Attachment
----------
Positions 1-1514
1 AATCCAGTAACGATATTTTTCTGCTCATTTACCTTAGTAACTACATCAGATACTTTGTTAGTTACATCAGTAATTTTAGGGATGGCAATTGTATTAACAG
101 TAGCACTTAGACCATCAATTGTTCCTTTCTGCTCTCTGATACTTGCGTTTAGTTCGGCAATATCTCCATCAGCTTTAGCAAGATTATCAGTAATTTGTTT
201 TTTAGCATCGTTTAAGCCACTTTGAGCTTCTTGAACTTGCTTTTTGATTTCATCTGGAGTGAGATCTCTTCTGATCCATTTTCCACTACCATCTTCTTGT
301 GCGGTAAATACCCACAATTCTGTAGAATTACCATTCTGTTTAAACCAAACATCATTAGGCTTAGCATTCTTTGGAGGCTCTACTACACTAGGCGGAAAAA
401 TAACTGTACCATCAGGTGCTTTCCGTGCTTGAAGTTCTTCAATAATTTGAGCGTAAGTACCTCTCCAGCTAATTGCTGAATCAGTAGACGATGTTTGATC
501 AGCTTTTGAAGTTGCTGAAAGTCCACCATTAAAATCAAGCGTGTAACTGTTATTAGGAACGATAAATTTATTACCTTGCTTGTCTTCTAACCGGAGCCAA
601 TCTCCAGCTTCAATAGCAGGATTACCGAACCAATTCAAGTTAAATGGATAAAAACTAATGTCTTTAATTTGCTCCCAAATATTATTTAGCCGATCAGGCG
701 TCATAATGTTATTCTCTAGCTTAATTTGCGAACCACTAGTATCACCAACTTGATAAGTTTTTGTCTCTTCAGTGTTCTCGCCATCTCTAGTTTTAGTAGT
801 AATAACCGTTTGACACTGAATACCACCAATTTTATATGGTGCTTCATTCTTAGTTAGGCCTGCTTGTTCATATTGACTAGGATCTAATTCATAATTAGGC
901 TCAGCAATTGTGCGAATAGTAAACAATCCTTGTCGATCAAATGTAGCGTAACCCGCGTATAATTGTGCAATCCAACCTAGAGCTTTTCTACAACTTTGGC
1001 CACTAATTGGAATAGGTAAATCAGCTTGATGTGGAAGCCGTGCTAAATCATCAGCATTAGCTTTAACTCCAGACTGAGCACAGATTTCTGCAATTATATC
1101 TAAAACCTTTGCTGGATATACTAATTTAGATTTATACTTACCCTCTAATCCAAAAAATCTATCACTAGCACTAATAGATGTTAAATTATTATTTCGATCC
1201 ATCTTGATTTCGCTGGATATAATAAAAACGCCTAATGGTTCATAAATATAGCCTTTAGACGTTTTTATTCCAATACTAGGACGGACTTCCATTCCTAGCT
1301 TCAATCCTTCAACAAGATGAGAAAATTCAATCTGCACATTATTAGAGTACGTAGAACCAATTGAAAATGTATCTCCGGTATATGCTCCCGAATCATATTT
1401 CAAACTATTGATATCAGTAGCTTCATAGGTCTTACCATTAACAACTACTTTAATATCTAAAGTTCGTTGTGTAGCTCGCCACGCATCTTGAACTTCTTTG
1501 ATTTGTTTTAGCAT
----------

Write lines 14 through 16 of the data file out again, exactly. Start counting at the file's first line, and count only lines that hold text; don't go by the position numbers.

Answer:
1201 ATCTTGATTTCGCTGGATATAATAAAAACGCCTAATGGTTCATAAATATAGCCTTTAGACGTTTTTATTCCAATACTAGGACGGACTTCCATTCCTAGCT
1301 TCAATCCTTCAACAAGATGAGAAAATTCAATCTGCACATTATTAGAGTACGTAGAACCAATTGAAAATGTATCTCCGGTATATGCTCCCGAATCATATTT
1401 CAAACTATTGATATCAGTAGCTTCATAGGTCTTACCATTAACAACTACTTTAATATCTAAAGTTCGTTGTGTAGCTCGCCACGCATCTTGAACTTCTTTG